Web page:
Roy Rappaport describes survival in terms of a stream, a path, within which life is possible.   The homeostasis of food, water, shelter, and the like seems to be paralleled by a kind of emotional or psychic flow in which identity and growth are possible.  Too far off to one edge is madness.  The culture pushes people into this stream bed between its shores, and yet some folks get beached, dried out, impaled, scooped out by bears.  Beyond that, streams in reality must occasionally burst their bounds in great surges of energy in order to keep the flow going, to make beaches and carry cottonwood seeds.  Likewise, human continuity.  Ya gotta blow out yer pipes now and then.

What Michael Holzach, a German journalist, longs for is simply solitude.  It is then with a fairly bad conscience that I quietly leave the bookbinder’s house every morning one hour before wake-up and, without a sound so as not to alert the dogs, sneak past the henhouse over to the lake.  The feeling of doing something secretly in God’s ark stimulates my imagination every summer morning.  My lake, which reflects the pale morning light between the softly sloping pastures, now seems to me like a lover with whom I unite day after day under the stern look of God.  Stark naked, I swim a few hundred yards and leave a bubbly trace on the mirror-like surface until both banks are the same distance from me.  Then I float on my back, listen to the quiet, and dream after the buzzard couple that flies in spirals in the upcurrent of the foothills. 

Water turns up again in the testimony of a very old man who describes how he was tortured in the United States for being a pacifist: beaten, starved, and held under ice water until he passed out.  Finally word of this treatment got out and the colony appealed to the President of the United States, who intervened.  As soon as they were able the colony emigrated once again, this time to Canada.  The persecution continues today but this time it in terms of taxation.  The larger culture resent their prosperity, their expansion, their failure to buy things and agree with worldly values.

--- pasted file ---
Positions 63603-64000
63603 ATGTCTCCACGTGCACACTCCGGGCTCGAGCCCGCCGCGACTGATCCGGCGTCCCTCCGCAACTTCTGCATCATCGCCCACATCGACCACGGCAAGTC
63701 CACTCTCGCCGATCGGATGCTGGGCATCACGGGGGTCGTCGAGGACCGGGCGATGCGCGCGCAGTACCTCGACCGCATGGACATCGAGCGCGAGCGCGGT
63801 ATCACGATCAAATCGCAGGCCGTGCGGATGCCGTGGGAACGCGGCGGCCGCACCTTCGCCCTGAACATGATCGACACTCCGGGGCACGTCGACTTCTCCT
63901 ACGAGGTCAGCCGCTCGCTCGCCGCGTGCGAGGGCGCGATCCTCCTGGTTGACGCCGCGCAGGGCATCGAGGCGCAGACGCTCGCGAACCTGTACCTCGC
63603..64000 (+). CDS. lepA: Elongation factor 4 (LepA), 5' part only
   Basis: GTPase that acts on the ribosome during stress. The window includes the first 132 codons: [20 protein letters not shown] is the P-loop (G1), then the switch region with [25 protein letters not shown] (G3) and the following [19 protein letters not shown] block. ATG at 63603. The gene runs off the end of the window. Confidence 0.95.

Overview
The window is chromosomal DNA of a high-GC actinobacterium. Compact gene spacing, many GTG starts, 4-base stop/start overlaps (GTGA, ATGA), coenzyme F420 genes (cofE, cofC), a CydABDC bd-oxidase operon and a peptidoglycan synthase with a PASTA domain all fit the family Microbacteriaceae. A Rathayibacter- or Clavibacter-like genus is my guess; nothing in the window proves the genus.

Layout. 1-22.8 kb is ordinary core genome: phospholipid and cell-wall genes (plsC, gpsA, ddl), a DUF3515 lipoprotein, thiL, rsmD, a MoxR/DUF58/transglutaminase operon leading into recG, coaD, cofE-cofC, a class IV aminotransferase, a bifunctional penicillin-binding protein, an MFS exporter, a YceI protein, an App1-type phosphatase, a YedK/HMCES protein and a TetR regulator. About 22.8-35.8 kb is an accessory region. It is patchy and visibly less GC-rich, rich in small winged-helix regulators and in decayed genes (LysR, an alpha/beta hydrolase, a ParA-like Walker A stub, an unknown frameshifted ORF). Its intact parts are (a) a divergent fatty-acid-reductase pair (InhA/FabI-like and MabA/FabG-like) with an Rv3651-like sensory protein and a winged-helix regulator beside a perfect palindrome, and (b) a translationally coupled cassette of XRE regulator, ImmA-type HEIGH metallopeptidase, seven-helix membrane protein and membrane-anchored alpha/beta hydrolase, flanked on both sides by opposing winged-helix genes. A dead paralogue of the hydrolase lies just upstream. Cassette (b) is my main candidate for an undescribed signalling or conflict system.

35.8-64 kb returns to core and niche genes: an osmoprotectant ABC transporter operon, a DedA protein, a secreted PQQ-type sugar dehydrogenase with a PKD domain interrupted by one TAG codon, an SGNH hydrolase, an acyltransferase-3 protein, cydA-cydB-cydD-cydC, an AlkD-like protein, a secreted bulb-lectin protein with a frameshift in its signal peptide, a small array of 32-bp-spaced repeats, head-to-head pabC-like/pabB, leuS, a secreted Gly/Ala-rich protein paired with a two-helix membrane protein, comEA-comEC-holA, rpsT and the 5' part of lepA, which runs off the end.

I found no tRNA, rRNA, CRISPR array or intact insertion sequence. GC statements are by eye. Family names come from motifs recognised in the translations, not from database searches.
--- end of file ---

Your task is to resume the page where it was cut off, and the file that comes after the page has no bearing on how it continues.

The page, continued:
The water trope is beyond ironic since Holzach was accidentally killed, still a young man, when he returned to Germany.  His dog fell into a canal, and Michael went in after it.  He drowned -- the dog did not.

Stephan Lhotzky, a professor of German at Augustana, must be given credit for the graceful translation of what Michael wrote in German.  (The Hutterites were astounded that he could speak German, since they didn’t understand their origins in Germany.  They had believed they were unique.)  I think he understood Michael’s yearning for the peace and order of communal living where no one goes hungry or without a bed, but also the need of human beings to find their own way.  If there is a heaven, it will be the place where the balance has been found.